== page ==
Social and emotional wellbeing of Aboriginal and Torres Strait Islander people within the broader context of the social determinants of health
Henderson, Graham, Robson, Carrie, Cox, Leonie, Dukes, Craig, Tsey, Komla, and Haswell, Melissa (2007) Social and emotional wellbeing of Aboriginal and Torres Strait Islander people within the broader context of the social determinants of health. In: Anderson, Ian, Baum, Fran, and Bentley, Michael, (eds.) Beyond Bandaids: exploring the underlying social determinants of Aboriginal health. Cooperative Research Centre for Aboriginal Health, Casuarina, NT, Australia, pp. 136-164.
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The social and emotional wellbeing of Aboriginal and Torres Strait Islander people is affected by a range of social determinants of health. These determinants include forms of State violence and inter-generational trauma, imbalanced power relations and limited access to services within the mainstream population, and systemised and individualised discrimination and racism. These contribute greatly to the perpetuation of lower income and standards of living, including poor quality and overcrowded housing and community infrastructure, and poorer outcomes in health, education, employment and the justice system. Indigenous Australians continue to experience higher levels of poverty, incarceration and ill health than the rest of the Australian population. Given these experiences, and the resulting disadvantage they exert on Aboriginal and Torres Strait Islander people’s employment opportunities, it is not surprising that welfare payments originally designed as safety nets for the small minority, that is 5–10 per cent of the mainstream population that become unemployed at any given time, have become a trap for some Aboriginal and Torres Strait Islanders, where up to 80 per cent of residents live on some form of welfare. The pervasive effects of inter-generational welfare on such communities are clearly visible and continue to entrench the ‘downtrodden image’ of Aboriginal and Torres Strait Islander people in the media. The experience of these inequities promotes adoption of risk behaviours such as smoking, inhalant use and harmful drinking, as well as poor nutrition and the morbidity associated with chronic diseases such as diabetes, cardiovascular disease, renal disease and mental illness, and many infectious diseases (ABS & AIHW 1997, 1999, 2001, 2003, 2005).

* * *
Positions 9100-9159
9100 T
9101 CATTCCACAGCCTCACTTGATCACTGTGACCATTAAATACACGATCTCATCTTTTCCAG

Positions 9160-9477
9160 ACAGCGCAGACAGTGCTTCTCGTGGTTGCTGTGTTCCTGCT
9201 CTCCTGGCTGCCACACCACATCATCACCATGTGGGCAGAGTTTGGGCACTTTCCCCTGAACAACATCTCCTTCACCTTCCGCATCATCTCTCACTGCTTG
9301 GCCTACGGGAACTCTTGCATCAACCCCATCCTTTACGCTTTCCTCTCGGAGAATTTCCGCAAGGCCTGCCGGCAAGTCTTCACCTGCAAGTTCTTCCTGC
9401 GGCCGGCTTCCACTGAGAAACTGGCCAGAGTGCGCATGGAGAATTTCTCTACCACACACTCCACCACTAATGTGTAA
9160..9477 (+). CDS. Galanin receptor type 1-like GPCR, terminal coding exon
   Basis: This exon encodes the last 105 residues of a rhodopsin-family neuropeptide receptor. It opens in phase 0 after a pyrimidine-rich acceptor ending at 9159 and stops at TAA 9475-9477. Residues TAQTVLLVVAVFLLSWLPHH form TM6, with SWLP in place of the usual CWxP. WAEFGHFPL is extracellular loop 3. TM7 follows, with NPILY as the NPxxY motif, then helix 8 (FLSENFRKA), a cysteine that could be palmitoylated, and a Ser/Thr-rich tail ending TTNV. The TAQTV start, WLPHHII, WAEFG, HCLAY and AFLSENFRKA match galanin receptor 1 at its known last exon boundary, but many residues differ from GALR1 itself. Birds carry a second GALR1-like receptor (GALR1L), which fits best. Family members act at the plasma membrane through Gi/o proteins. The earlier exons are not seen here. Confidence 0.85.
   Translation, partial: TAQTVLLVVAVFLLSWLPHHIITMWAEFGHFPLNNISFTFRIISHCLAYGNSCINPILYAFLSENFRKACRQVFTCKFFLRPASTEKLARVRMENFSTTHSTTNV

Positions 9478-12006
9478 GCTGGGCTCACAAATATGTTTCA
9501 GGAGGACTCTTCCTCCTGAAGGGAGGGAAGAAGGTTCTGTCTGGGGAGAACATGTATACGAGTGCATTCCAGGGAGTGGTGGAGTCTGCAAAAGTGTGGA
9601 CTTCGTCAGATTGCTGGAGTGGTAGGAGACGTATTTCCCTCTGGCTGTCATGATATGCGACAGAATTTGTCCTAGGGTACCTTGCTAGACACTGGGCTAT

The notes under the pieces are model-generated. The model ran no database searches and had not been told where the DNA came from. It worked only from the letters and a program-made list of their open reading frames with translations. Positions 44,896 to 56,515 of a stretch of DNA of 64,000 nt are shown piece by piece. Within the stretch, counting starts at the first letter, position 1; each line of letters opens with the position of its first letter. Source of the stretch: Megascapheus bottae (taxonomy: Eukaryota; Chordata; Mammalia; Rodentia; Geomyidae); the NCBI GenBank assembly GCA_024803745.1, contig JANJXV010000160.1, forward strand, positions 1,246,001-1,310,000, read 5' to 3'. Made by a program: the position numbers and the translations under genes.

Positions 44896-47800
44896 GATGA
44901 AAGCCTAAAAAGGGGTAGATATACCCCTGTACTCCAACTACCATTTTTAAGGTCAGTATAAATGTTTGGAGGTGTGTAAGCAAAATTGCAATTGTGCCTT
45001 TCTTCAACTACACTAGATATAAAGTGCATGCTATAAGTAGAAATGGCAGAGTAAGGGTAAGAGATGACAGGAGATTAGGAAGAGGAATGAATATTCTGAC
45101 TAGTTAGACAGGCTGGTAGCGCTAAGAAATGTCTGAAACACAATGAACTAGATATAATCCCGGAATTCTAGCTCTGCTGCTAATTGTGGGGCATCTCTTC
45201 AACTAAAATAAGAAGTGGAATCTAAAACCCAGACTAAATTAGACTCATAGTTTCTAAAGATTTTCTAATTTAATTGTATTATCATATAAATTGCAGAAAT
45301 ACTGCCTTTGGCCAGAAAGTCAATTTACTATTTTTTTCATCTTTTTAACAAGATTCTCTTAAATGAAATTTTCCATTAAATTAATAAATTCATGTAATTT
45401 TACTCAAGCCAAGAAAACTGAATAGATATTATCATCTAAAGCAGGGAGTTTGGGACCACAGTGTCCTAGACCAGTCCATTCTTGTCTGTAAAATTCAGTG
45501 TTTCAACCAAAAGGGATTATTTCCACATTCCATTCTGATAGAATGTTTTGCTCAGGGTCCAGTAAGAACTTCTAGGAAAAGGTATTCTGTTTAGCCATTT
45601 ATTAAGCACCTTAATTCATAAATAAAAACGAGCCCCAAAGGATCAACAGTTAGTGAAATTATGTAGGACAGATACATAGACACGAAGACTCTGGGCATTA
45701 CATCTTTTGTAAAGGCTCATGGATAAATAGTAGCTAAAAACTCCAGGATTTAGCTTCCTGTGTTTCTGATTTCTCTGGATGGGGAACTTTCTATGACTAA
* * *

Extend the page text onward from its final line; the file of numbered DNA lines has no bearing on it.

|Item Type:||Book Chapter (Research - B1)|
|Keywords:||social and emotional wellbeing; health; indigenous; social determinants of health; Aboriginal and Torres Strait Islander; empowerment|
This publication does not have an abstract. The first paragraph of the Introduction is displayed as the abstract.
|Date Deposited:||09 Dec 2009 01:05|
|FoR Codes:||13 EDUCATION > 1303 Specialist Studies in Education > 130399 Specialist Studies in Education not elsewhere classified @ 100%|
|SEO Codes:||92 HEALTH > 9203 Indigenous Health > 920399 Indigenous Health not elsewhere classified @ 80%
92 HEALTH > 9204 Public Health (excl. Specific Population Health) > 920410 Mental Health @ 20%
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